More experienced organic gardeners than I often observe that pests aren’t really a regular problem to be dealt with. When they do rear their ugly heads, the wise gardener recognizes that the pest is showing where a weakness lies–a sick or unhealthy plant, some depleted soil, etc.
Organic gardeners are also very clear that all successful gardening starts with the soil. Soil is alive, soil is food and home to plants, and without healthy, microbe and critter-filled soil, plants won’t flourish. In conventional gardening and agriculture, the soil is highly depleted of both nutrients and life, and can only be cultivated with chemical life-support.
This has all become abundantly proven in the Backyard Feast garden over the last couple of months, as the weather warms and plants start to flourish….or not.
Last fall and winter, I sheet mulched a variety of the raised beds that we inherited with the house. I layered cardboard and/or newspaper, chicken and/or horse manure, straw, compost, etc over the beds we weren’t going to use until spring, leaving them to be broken down into soil by the worms and other critters. There were two beds I wanted to plant right away, so those I weeded, lightly tilled in composted chicken manure, and planted. In the spring, they were top dressed with homemade compost.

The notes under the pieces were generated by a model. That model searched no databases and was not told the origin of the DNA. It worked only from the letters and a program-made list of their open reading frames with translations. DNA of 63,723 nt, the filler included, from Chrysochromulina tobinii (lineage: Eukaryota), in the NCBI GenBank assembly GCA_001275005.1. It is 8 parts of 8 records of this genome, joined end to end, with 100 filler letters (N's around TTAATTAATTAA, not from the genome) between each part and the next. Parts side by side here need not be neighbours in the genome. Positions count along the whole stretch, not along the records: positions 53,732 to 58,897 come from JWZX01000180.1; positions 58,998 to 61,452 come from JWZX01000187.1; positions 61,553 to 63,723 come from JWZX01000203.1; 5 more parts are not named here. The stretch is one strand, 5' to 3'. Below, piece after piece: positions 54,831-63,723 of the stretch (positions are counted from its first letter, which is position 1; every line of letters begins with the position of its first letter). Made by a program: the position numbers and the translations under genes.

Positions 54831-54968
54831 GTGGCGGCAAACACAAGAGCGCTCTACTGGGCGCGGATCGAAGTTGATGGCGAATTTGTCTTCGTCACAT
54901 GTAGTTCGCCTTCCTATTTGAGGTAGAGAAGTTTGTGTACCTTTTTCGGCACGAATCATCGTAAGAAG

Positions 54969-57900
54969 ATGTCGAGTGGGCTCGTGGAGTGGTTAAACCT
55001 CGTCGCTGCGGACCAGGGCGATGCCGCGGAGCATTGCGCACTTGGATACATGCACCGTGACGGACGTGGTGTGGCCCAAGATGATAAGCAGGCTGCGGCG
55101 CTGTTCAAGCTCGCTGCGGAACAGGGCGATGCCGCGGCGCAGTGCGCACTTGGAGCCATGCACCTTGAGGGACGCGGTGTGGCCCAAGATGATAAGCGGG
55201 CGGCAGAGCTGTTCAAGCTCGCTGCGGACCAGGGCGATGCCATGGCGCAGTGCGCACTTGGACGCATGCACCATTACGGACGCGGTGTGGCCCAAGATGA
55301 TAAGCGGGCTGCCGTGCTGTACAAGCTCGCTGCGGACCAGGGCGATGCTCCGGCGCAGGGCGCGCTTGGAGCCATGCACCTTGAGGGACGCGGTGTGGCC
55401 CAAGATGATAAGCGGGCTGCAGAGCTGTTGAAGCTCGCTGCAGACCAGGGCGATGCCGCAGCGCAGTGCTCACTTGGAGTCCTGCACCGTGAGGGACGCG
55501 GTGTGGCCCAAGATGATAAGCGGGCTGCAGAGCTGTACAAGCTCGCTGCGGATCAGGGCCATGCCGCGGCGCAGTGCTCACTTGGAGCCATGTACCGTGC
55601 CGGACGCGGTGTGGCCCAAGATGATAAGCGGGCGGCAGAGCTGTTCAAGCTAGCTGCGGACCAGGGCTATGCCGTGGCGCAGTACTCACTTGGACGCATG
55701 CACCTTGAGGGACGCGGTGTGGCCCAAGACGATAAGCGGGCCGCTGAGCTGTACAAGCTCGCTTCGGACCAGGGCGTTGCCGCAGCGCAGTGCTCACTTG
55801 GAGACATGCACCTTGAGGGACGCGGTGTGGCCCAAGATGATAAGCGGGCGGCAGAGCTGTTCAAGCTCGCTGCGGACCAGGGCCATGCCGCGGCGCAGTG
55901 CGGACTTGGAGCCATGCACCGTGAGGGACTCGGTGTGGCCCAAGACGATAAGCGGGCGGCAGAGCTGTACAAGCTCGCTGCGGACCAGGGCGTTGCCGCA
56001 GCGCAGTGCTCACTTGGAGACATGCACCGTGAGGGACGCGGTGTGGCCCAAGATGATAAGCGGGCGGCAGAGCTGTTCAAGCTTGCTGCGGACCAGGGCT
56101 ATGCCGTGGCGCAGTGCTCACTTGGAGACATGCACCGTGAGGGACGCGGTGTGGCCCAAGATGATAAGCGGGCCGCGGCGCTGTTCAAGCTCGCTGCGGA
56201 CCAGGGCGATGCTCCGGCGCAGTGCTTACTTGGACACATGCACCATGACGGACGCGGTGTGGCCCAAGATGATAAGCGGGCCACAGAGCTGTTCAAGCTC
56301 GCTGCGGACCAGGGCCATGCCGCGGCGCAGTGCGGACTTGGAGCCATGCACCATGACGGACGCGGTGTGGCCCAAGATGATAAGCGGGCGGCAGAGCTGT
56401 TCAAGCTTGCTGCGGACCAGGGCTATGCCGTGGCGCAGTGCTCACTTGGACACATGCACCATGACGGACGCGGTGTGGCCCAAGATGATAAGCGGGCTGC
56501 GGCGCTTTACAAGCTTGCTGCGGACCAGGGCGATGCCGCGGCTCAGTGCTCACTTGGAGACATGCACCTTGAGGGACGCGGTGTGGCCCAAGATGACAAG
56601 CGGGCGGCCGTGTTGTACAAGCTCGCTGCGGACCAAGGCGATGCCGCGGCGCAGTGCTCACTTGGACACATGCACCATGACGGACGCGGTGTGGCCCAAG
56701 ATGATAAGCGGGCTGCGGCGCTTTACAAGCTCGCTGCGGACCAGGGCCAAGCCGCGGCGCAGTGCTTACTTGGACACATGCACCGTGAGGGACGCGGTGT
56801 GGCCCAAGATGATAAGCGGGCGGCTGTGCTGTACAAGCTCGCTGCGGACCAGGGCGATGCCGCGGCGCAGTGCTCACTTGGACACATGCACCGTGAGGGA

A couple of other beds never got mulched, and in the early spring, we brought in some topsoil. It was from a good supplier, and was rated as “garden soil”, with compost and manure mixed in. This topped up the few remaining beds. By May, all of the beds had something planted and growing in them.
The results? Here’s a sample of the beds I planted last fall:
Happy veggies! (I’m 5’7″, the beans must be at least 4′ tall…also pictured, brussel sprouts in flower, spinach, assorted weeds)
In the bed with the imported topsoil, the peas have done pretty well, as has the arugula, but the spinach and lettuce, despite the addition of some organic fertilizer when I planted them, have been stunted, not germinated at all, and not tasted particularly juicy or flavorful, despite careful watering. In addition, they’ve attracted some friends:
This is one of the biggest slugs we’ve seen yet!!! The lettuce is 3-4 inches in diameter, for scale :).
Meanwhile, in one of the sheet-mulched and manured beds, a lettuce thrives, untouched by slugs or other pests, in a bed full of green and red swiss chard, and some “bordeaux” red beets (being grown mostly for the tasty greens). This lettuce is much bigger than the one pictured above–6-8″ diameter?
The other plants are volunteering california poppies and sunflowers, which I’m leaving for now, thinking they will offer good bugs and a little shade for the greens when (and IF!) it ever warms up.
So that’s enough proof for me. The beds with lots of organic matter suit the heavy feeding plants very well, hold moisture much better, and are not being touched by the pests. The poor soil bed needs some help! Once the peas are finished, I’ll be using them for green manure (ie cutting them down and leaving them to decompose with all their nutrients into the soil) and adding some compost, then replanting. Can’t wait! Does this make slugs my new indicator species? 🙂